Bicycle Therapeutics (BCYC) Announces Publication of Article Highlighting Preclinical Data of Tumor-Targeted Immune Cell Agonists in Journal for ImmunoTherapy of Cancer

January 26, 2021 7:21 AM EST

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Bicycle Therapeutics plc (NASDAQ: BCYC), a biotechnology company pioneering a new and differentiated class of therapeutics based on its proprietary bicyclic peptide (Bicycle®) technology, today announced that an article highlighting preclinical studies of Bicycle’s novel, fully synthetic Bicycle systemic immune cell agonists and tumor-targeted immune cell agonists (TICAs™) was published in the Journal for ImmunoTherapy of Cancer (JITC). The article, titled “Anticancer immunity induced by a synthetic tumor-targeted CD137 agonist” is available online via this link.

“The data published in JITC describe the application of Bicycle’s unique technology to produce a new class of potential immuno-oncology therapies: tumor-targeted immune cell agonists, or TICAs,” said Nicholas Keen, Ph.D., Chief Scientific Officer of Bicycle Therapeutics. “In contrast to immune checkpoint inhibitors, the use of antibodies as agonists of immune costimulatory receptors as cancer therapeutics has largely failed. Here we demonstrate the discovery of small, chemically synthetic Bicycles that bind to key co-stimulatory receptors and that can be coupled in a modular manner to tumor antigen binding Bicycles to produce tumor localized receptor agonism. We look forward to initiating a clinical trial for our lead TICA program, BT7480, this year.”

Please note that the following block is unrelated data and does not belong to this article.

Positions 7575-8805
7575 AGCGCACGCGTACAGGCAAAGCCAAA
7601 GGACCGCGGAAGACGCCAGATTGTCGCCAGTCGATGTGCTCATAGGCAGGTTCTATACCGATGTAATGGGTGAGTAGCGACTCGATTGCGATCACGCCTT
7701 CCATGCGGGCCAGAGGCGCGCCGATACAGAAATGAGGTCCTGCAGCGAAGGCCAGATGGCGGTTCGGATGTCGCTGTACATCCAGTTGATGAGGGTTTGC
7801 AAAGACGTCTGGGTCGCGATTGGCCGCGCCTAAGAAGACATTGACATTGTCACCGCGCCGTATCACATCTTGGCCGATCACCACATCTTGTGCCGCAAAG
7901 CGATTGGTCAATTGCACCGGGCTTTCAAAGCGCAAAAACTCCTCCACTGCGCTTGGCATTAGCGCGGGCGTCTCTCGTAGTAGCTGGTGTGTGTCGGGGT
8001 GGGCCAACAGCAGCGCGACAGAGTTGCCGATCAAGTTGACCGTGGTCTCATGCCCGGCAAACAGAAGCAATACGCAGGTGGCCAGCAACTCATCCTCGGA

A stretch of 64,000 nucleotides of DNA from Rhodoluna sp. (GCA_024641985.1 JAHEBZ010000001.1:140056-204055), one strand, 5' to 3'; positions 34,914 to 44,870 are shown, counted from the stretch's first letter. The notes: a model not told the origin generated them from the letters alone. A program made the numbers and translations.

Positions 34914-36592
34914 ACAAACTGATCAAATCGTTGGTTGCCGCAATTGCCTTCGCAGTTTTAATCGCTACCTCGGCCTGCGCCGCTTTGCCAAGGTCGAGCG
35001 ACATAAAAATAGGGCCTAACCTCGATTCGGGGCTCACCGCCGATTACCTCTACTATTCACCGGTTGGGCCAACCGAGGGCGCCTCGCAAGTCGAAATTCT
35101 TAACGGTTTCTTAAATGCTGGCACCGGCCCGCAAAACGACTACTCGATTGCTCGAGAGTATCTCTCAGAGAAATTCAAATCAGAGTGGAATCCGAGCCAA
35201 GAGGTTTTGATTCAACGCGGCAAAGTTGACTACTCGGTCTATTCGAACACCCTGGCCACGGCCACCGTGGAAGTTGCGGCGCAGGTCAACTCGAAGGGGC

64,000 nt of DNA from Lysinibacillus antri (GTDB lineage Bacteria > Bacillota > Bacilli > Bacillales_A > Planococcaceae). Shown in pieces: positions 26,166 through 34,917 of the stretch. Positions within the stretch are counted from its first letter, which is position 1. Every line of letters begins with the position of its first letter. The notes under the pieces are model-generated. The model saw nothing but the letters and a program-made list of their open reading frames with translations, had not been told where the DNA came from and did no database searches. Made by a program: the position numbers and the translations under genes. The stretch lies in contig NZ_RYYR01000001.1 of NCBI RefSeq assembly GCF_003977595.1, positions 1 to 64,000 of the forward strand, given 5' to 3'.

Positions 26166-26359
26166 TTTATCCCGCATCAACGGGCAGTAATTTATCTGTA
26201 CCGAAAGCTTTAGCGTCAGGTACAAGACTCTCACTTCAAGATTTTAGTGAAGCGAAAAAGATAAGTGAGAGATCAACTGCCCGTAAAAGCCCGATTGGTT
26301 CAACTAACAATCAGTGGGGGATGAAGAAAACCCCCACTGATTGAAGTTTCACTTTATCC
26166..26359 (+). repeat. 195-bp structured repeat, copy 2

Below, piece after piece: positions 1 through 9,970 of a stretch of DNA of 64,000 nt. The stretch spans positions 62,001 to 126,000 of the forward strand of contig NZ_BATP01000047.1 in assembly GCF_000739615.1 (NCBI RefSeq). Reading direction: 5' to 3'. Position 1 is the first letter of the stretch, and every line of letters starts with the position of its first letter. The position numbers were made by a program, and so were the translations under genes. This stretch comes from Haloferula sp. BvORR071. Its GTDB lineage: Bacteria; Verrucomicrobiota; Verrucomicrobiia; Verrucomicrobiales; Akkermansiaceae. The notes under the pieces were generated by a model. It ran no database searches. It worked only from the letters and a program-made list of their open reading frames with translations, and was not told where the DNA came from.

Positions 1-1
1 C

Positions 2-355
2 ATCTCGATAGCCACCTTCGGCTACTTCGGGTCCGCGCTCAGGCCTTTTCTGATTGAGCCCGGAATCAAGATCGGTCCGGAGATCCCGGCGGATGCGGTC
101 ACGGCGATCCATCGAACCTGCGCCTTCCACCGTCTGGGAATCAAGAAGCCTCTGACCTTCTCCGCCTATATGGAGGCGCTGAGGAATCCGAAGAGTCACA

The article outlines the work Bicycle is undertaking to unlock a new method of cancer immunotherapy via small molecule agonism of TNF superfamily receptors. In the studies, TICAs were evaluated in a suite of in vitro and in vivo assays to characterize the pharmacology and mechanism of action. Results showed that by linking a costimulatory receptor (e.g., CD137) targeting Bicycle to a tumor antigen (e.g., EphA2), targeting Bicycle potent agonists were created, which activated the costimulatory receptor selectively in the presence of tumor cells expressing that antigen. An EphA2/CD137 TICA efficiently co-stimulated human peripheral blood mononuclear cells in vitro in the presence of EphA2-expressing tumor cell lines, as measured by an increased secretion of interferon γ and interleukin-2. Treatment of C57/Bl6 mice (transgenic for the human CD137 extracellular domain, huCD137) bearing EphA2-expressing MC38 tumors resulted in increased infiltration of CD8+ T cells, the elimination of tumors, and generation of immunological memory. Tumor target-dependent CD137 agonism using TICAs afforded elimination of tumors in preclinical models using only intermittent dosing, suggesting the potential for a wide therapeutic index in humans.

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